gasoline-range organics were essentially eliminated from the groundwater at one month post-injection and remained so at six months.” Nitrate and sulfate levels spiked at one month post injection due to their initial addition as electron acceptors. These levels saw a sharp reduction during the threemonth sampling event, indicating utilization by microbes and biodegradation. “This conclusion was strongly supported by microbial analyses,” said Sittler. “The microbial analyses indicated a shift towards anaerobic petroleum degraders caused by the more favorable environment induced by the nitrate and sulfate injected with PetroFix.” Based on the success of the beta test, Patriot decided to move forward with the design and implementation of full-scale remediation using PetroFix, which had proven itself to be a viable remedial option. “Concentrations were in the 30,000 – 40,000 ppb range,” said Sittler. “Now they’re gone. That was the big question.” Sittler incorporated lessons from the beta test into the full-scale design. “In the beta test, we easily got distribution between the points, which were 1.52 m apart. We took samples between the points and saw PetroFix. For the fullscale we increased spacing to 2.1 m., and we may add more water to spread it out more without increasing costs. We should be able to scale up to 2.1 m and save a lot of money and still get the same amount of product into that area.” The full-scale design has focused on treating several hotspots on the site. Because the area was very large, mechanical remediation was not practical and it would have been prohibitively expensive to perform a grid injection across the entire site. “A product like PetroFix acts like a filter,” Sittler explained. “We can put it in some smaller areas and allow the contaminants to flow through them and treat the entire site. A series of grids in the hottest areas act as a big barrier. We can clean up the site and prevent off-site migration.” The full-scale design has since been approved and implemented on the site. Monitoring is ongoing.

fill more than half of the effective porosity present. Both those conditions must be met in order to achieve success. PetroFix comes paired with a virtual design assistant that helps site managers determine how much product is necessary for treatment and create a design for the application. After inputting site data, the design assistant will determine the number of injection points and total volume of PetroFix required. Shipped as a viscous liquid of approximately 1,500 – 3,500 centipoise, PetroFix has a viscosity similar to corn syrup. It is then typically diluted greater than 10:1 with water in the field so that injection into the subsurface can be performed at low pressures (typically < 30 psi). This allows PetroFix to flow outwards from the injection point through naturally occurring permeable strata, following the same transport pathway as the target hydrocarbons. As with any remediation project, it was necessary to acquire approval from the overseeing regulatory body. Fortunately, according to Sittler, the approval process for this project was smooth. He said that “they really wanted something done on this site. The fact that anything being proposed was a plus. But it helped that REGENESIS has a good reputation. There really wasn’t any pushback at all.” After the beta test design was finalized and approved, the injections were performed using a REGENESIS injection trailer hooked up to Patriot drill rigs. “Early post-injection groundwater monitoring results from the PetroFix pilot test look very promising,” said Sittler. “Petro- Todd Herrington is with REGENESIS. leum volatile organic compounds and Email: therrington@regenesis.com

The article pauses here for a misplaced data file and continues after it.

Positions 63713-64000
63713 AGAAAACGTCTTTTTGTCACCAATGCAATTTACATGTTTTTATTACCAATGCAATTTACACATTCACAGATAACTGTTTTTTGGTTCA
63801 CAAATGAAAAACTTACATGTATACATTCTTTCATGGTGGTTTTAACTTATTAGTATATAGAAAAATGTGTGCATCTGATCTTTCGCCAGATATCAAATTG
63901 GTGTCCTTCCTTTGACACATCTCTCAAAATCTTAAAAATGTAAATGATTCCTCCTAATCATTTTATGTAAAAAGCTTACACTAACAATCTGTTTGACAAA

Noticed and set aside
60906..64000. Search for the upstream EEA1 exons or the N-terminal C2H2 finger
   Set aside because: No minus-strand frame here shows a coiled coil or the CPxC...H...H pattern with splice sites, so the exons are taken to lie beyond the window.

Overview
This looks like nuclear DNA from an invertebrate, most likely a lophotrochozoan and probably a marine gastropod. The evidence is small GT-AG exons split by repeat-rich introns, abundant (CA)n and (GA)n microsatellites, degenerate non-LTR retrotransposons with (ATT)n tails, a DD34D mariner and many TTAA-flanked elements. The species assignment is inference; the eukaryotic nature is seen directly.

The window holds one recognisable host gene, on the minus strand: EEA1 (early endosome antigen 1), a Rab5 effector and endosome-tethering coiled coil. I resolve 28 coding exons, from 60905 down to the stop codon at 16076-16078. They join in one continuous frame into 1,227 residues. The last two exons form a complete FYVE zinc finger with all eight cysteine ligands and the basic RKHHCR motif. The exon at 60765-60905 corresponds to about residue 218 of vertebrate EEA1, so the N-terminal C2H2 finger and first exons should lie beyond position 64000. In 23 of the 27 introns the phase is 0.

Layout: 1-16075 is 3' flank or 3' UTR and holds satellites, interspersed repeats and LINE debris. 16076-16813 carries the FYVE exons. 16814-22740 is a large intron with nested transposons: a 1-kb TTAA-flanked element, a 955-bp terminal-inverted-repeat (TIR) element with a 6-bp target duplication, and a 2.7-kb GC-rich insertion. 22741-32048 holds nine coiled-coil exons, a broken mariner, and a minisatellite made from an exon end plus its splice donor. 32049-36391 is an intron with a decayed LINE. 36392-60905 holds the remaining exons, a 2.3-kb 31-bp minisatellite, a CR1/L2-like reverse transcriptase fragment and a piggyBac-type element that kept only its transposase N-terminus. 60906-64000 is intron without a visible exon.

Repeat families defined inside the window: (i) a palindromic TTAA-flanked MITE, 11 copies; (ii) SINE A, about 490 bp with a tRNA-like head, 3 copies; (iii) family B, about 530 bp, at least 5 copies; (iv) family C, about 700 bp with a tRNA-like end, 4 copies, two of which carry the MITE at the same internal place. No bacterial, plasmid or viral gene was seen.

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Environmental Science & Engineering Magazine | June 2019